How to Treat a Bad Ankle Sprain?

Everyone has experienced an ankle sprain at some point in their lives, it may have been a mild one which resolves in a few minutes, or it could be a severe one that last for weeks to months on end.

If you have sprained your ankle as a once of incident, and the pain and symptoms were “mild” there is usually nothing too much to worry about.

If an ankle continuously sprains, gets injured, stays swollen and is very painful after sprains. It may be beneficial for you to give some additional attention to that ankle.

Is an Ankle Sprain Just an Ankle Sprain?

There are occasions where ankle sprains come with associated and underlying injuries that could lead to complications.

Fractures, ruptured ligaments and dislocations are the more severe of the injuries that require higher levels of attention.

Occasionally ankle sprains can result in other complications that carry forward in the future. These complications can often times interfere with sporting performances, lead to further injuries (not just ankle sprains), and interfere with daily activities.

Other complications of ankle sprains may include:

  • Reduced proprioception (reduced awareness/control)
  • Tibia stiffness
  • Altered ligamentous integrity
  • Reduced range of motion

It is important to treat ankle injuries with the ‘whole body’ perspective in mind, as ankle injuries often serve as a precursor to the development of other future impairments.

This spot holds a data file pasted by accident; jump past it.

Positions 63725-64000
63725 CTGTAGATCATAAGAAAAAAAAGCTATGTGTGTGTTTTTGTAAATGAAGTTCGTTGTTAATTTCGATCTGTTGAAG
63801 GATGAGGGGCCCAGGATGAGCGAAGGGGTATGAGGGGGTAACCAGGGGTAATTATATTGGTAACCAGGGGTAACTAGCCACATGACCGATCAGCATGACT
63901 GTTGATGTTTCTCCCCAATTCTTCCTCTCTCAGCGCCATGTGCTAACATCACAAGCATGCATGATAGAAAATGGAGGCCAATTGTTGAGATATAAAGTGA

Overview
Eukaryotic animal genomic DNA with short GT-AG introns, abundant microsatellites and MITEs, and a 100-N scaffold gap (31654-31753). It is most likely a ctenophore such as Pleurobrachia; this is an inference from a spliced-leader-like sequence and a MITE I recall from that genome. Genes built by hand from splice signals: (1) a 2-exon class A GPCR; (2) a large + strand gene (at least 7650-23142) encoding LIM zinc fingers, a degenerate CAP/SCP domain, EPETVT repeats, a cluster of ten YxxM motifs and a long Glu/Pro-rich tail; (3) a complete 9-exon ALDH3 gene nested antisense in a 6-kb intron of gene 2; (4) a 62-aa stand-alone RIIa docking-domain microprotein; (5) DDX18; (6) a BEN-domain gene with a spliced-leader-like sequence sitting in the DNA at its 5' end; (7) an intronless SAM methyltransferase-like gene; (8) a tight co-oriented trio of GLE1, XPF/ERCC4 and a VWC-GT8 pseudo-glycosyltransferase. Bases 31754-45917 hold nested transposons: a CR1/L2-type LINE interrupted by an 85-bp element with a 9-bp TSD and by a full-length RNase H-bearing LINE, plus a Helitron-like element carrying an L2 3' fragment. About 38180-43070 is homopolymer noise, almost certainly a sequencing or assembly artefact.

What Can I do?

Perform a quick Check

Upon injuring your ankle on field be sure to look out for the following signs.

  • Inability to put weight on ankle (immediately and after a few hours)
  • Bony tenderness at sides of ankle especially at the bony prominence’s
  • Pain in mid-foot zone especially at the bones

If the above signs and symptoms are prominent, it is best to get your ankle assessed by a professional as there could be a higher chance for a fracture or serious injury.


Rest your injured ankle, attempt to very gradually put weight on it as your body tolerates. Try not to force too much weight on too quickly.


Icing may be good to control swelling and pain. Take not that if the ice gives a very burning like sensation or the injured area experiences some abnormal sensations it may be best to consult a professional.


Add some compression to minimize on the swelling. Having some compression stockings on may aid. Be wary of wrapping the ankle too tightly that circulation is compromised.


Depending on how the swelling goes, it may be beneficial to elevate your ankle above the heart when lying down. Use pillows for this, and be sure that the rest of your body is in a comfortable position.


The use of anti-inflammatory medications have soared in popularity recently. Many patients may be tempted to consume medication to reduce swelling after an injury. Take note that inflammation/ swelling is a normal response of the body to kick start healing. Although the body may take on an exaggerated response in swelling, often times anti-inflammatories may not be indicated. It is best to consult a professional for advice first before consuming medication.


Let thy food be thy medicine and medicine thy food – Hippocrates

Be sure that you monitor your diet post injury. Have a good supply of water intake and a great mix of anti-inflammatory foods such as berries.


Treatment: Treatment for the ankle may vary depending on the severity, acuteness and level of physical changes present.

Rehab program: This is often always recommended for most patients as it’ll help improve outcomes following an injury.

Prevention program: It is always beneficial to think long term when it comes to ankles, it is best to speak to your physiotherapist regarding a prevention program.